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>Yes, but only on WebKit-derivates.

Well, that's how evolution works. Some species DO get extinguished.

This Opera species wasn't adaptive enough.

If we want web engine evolution happening somebody should build a BETTER than Webkit engine (e.g the Mozilla Rust/Servo team).

Keeping not-that-good engines for the sake of "competition" is not evolution, it's life in "life support".




Some species DO get extinguished.

Yeah, and I'm pointing out it's the ones with more hope for the future, rather than the ones that are obviously doomed in the very long run.

If we want web engine evolution happening somebody should build a BETTER than Webkit engine

Yes, and as already explained, this will become near-impossible if there is no standard, but just a bunch of webpages that need the renderer to do "whatever WebKit does".

A big factor in Operas decision was already that for mobile webpages, any renderer that isn't WebKit is already dead. Not that they thought their own engine sucked.

This is stopping evolution, not helping it.

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>Some species DO get extinguished.

>>Yeah, and I'm pointing out it's the ones with more hope for the future, rather than the ones that are obviously doomed in the very long run.

I don't understand what this means. If you want to use evolution as an analogy, you should accept the fact the those that get extinguished were simply inferior to adapt and LESS "hope for the future".

>Yes, and as already explained, this will become near-impossible if there is no standard, but just a bunch of webpages that need the renderer to do "whatever WebKit does".

We got the Canvas and AJAX DESPITE the standard (one from Apple, the other from MS) not because of it. Those were only standardised after the fact.

Contrary to what you claim, evolution doesn't play well with standards -- then you wouldn't have competition, just some committee deciding what the spec should be and several implementations. Implementing the same predetermined spec is hardly "evolutionary".

>A big factor in Operas decision was already that for mobile webpages, any renderer that isn't WebKit is already dead. Not that they thought their own engine sucked.

Well, it kind of helped that it also kind of did suck. Opera was forever dragging behind the other engines.

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I don't understand what this means. If you want to use evolution as an analogy, you should accept the fact the those that get extinguished were simply inferior to adapt and LESS "hope for the future".

Not at all, it's a phenomenon called "getting stuck in a local optimum" (as opposed to the global one).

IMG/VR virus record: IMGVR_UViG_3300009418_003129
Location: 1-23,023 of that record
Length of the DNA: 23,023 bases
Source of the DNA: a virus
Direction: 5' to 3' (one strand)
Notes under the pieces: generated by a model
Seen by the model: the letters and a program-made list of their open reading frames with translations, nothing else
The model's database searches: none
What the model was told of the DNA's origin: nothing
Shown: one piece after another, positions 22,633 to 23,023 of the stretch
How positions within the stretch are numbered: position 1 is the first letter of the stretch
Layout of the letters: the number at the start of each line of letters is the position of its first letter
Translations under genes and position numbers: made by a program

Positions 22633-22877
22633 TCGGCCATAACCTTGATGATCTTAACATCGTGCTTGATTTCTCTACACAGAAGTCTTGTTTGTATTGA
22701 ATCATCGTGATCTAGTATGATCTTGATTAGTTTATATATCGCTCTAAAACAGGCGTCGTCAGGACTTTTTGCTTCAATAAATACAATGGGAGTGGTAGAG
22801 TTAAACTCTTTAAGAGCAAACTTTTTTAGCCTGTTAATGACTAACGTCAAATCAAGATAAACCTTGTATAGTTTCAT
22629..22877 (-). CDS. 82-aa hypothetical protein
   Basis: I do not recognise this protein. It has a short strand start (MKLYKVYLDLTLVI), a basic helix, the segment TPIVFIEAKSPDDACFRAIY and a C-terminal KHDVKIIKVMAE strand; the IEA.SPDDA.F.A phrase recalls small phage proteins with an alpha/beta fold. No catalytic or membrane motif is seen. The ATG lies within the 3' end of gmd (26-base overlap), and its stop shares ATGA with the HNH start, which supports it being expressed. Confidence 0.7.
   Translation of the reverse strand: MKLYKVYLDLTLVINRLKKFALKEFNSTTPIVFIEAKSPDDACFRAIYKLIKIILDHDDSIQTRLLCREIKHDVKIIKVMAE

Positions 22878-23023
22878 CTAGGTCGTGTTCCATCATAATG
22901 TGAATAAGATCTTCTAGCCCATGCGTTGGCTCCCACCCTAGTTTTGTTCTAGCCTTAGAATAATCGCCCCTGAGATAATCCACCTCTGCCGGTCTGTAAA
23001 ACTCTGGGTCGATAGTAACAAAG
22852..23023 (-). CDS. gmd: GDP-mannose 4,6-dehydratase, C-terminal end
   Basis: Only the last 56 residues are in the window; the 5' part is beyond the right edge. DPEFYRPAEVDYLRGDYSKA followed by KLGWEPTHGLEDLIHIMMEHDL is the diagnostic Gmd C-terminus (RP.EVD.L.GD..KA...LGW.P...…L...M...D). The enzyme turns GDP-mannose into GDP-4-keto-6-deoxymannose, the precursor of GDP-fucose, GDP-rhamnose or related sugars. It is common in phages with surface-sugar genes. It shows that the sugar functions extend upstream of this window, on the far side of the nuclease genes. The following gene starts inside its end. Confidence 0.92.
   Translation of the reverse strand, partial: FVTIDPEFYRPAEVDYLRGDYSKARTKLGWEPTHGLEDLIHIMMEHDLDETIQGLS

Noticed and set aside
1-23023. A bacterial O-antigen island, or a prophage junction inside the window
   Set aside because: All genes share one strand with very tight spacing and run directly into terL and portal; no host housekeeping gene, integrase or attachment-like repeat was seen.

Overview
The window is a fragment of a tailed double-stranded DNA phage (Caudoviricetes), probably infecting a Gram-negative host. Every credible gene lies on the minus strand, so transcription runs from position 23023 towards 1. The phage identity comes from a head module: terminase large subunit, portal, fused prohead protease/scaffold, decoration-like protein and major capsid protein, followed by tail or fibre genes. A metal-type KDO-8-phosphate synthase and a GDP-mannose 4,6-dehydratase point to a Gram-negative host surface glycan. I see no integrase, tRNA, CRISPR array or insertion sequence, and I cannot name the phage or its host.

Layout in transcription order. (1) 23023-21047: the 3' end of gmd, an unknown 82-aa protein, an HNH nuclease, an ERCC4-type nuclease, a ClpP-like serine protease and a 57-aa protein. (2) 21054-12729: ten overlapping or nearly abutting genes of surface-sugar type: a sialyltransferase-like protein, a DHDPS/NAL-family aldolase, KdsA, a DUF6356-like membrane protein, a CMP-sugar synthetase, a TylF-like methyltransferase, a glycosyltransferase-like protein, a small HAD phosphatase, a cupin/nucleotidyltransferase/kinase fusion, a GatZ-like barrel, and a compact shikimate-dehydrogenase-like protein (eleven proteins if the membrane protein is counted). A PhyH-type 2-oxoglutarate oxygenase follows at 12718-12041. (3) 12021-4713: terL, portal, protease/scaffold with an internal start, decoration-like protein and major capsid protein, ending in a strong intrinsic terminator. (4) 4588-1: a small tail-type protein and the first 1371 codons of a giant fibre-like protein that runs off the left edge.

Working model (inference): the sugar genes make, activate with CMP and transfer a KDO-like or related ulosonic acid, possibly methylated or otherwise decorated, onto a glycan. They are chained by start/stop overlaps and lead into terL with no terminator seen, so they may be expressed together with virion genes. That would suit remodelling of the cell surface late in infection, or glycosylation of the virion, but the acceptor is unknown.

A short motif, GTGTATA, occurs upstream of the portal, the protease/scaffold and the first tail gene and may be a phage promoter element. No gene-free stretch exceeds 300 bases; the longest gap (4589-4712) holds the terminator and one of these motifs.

Contrary to what you claim, evolution doesn't play well with standards -- then you wouldn't have competition, just some committee deciding what the spec should be and several implementations. Implementing the same predetermined spec is hardly "evolutionary".

You seem to have an incorrect understanding of how W3C standards appear. Browsers implement a new feature (through prefixing), often competitively, and if it's considered generally useful the browser vendors get together and try to agree on a common API that is most useful and sane. After a while the prefix goes away and the standardized API is used. There's been some complaints about WebKit refusing to do the latter, which surely is a contributing factor to Opera's decision.

Without this common API, you'd have no chance in implementing the same features independently. Without vendor competition, there's no incentive to standardize the API, which precludes future competition.

The current web and especially WebKit itself thank their existence to such a spec.

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> We got the Canvas and AJAX DESPITE the standard (one from Apple, the other from MS) not because of it. Those were only standardised after the fact.

In the case of canvas, not really. Apple created canvas for Dashboard widgets. Were it not standardized, canvas would never have been a web technology.

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The point is that a WebKit monoculture would make the Servo project impossible.

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In a mono-culture you have no predators thus no evolution.

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Not quite, you need 2 elements for evolution, (1) variation and (2) selection. Selection comes from anything in the environment, it can and often does come from climate, geology also, data suggest the rate of change through evolution increases when populations are lower as variation is more significant. Such analysis of natural selection can break down when applied to market forces as the continued existence of an intity is sometimes of secondary interest to the controlling party, which does not happen with species.

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